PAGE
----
12. Joe Salt

    Joe Salt Silver $$ Contributor

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    Boyd my gunsmith and very good friend of mine uses JB when he is done with his relay and the shoot off! And he is one of the top shooters at Williamsport. I believe he has won more World Opens the anyone I know. I've heard him mention using IOSSO before, but don't know if he still does I'll have to ask. I always thought he used a lot of elbow grease, but you can't argue with success. OH and he uses it on a soft brush. Gave him some on his Birthday last week.

    joe Salt
     
  13. mikecr

    mikecr

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    I use J-B NON-EMBEDDING COMPOUND without issue. I also use Tubb's FF/TMS.
    Have ISSO on hand but haven't tried it as my system is working well.

    Flitz was mentioned and I can say I ruined an excellent barrel once with Flitz. That is, it removed carbon alright, but the bore went from pretty much nothing for copper fouling to a bad copper fouler in one move(a bad one). I could not recover from this, even with application of J-B & Tubb's.
    A friend made the same mistake with J-B bore bright. Ruined his barrel immediately. Maybe he got a little overzealous with it, I don't know, but I figure he polished his bore like I had -with Flitz.
    We do NOT want to polish our bores. The best barrels do not come polished. They're lapped to just the right surface profile.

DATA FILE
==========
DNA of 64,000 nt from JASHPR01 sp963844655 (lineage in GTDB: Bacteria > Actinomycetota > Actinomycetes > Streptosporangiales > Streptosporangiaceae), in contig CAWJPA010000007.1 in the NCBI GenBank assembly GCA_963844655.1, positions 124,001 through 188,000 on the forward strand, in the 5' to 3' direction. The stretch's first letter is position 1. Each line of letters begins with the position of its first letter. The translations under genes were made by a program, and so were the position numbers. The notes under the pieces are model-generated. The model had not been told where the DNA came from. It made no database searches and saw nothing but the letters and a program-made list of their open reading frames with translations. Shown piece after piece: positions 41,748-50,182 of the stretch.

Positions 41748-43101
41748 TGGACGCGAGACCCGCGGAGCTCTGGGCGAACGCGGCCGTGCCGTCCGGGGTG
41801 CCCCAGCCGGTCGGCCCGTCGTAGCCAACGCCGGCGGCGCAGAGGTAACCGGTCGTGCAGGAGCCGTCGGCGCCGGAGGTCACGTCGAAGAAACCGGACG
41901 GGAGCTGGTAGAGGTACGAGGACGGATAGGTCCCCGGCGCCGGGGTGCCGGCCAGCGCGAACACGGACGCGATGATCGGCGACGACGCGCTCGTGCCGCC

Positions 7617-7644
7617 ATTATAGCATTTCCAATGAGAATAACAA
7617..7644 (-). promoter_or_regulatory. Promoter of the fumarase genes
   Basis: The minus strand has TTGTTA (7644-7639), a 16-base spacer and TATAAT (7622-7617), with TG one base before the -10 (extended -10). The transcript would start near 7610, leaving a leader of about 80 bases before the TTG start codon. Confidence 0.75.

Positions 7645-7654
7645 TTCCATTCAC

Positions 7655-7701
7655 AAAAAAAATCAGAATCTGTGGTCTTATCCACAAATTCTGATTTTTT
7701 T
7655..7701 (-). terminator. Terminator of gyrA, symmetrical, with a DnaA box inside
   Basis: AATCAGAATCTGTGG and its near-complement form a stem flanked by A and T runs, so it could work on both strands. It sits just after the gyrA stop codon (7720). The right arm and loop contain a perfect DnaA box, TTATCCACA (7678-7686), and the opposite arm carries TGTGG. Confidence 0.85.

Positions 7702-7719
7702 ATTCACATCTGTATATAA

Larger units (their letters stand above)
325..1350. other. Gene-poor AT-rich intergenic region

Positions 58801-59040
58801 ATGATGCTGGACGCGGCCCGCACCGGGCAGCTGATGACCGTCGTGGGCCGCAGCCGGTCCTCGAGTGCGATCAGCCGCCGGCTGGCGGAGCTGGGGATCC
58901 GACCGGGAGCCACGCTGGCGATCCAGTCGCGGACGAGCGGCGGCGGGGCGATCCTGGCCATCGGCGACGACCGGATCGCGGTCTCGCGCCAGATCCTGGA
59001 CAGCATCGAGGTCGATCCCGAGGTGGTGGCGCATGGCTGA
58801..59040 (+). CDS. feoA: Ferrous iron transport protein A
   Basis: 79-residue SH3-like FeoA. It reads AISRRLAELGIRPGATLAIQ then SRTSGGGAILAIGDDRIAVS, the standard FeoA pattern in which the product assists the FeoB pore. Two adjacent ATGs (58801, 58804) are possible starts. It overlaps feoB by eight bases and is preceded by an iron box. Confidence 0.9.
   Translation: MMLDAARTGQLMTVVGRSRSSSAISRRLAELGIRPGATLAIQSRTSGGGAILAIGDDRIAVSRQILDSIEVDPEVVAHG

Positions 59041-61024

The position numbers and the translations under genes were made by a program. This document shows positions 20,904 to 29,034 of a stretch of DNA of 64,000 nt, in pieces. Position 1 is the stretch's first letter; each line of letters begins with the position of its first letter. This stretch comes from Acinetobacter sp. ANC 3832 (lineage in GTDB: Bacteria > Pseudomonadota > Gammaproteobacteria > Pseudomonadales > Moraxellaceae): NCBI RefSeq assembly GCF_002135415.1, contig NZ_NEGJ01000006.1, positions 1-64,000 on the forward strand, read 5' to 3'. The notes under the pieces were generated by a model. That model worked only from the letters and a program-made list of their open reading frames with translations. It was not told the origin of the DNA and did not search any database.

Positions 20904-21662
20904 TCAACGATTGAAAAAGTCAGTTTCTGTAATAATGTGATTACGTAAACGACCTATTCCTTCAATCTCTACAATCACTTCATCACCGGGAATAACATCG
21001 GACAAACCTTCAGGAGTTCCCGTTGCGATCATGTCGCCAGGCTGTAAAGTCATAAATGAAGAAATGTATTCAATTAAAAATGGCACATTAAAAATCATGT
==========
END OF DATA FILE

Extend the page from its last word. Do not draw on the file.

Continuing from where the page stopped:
14. Raythemanroe

    Raythemanroe Bullet Whisperer

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    When was his Birthday? Mine was on he 7th :)



    Ray
     
  15. dmoran

    dmoran Gold $$ Contributor

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    What I like about IOSSO over JB is, while I find they both will yield similar results, I find it takes about half the work (passes) to remove harder layered fouling with IOSSO. And find it to be one of the best ways for removing carbon layer.
    In my cleaning procedure I use it after I have the bulk out, and use it every time I clean (as many others do as well).

    While it is good to be careful, restrictive, and sparing with many cleaners, I personally find some of the input to IOSSO over zealous and bios. For I myself see the good in IOSSO, and the advantages to using it over not using it (especially on carbon layer and for carbon prevention of the chamber-end, lead and throat).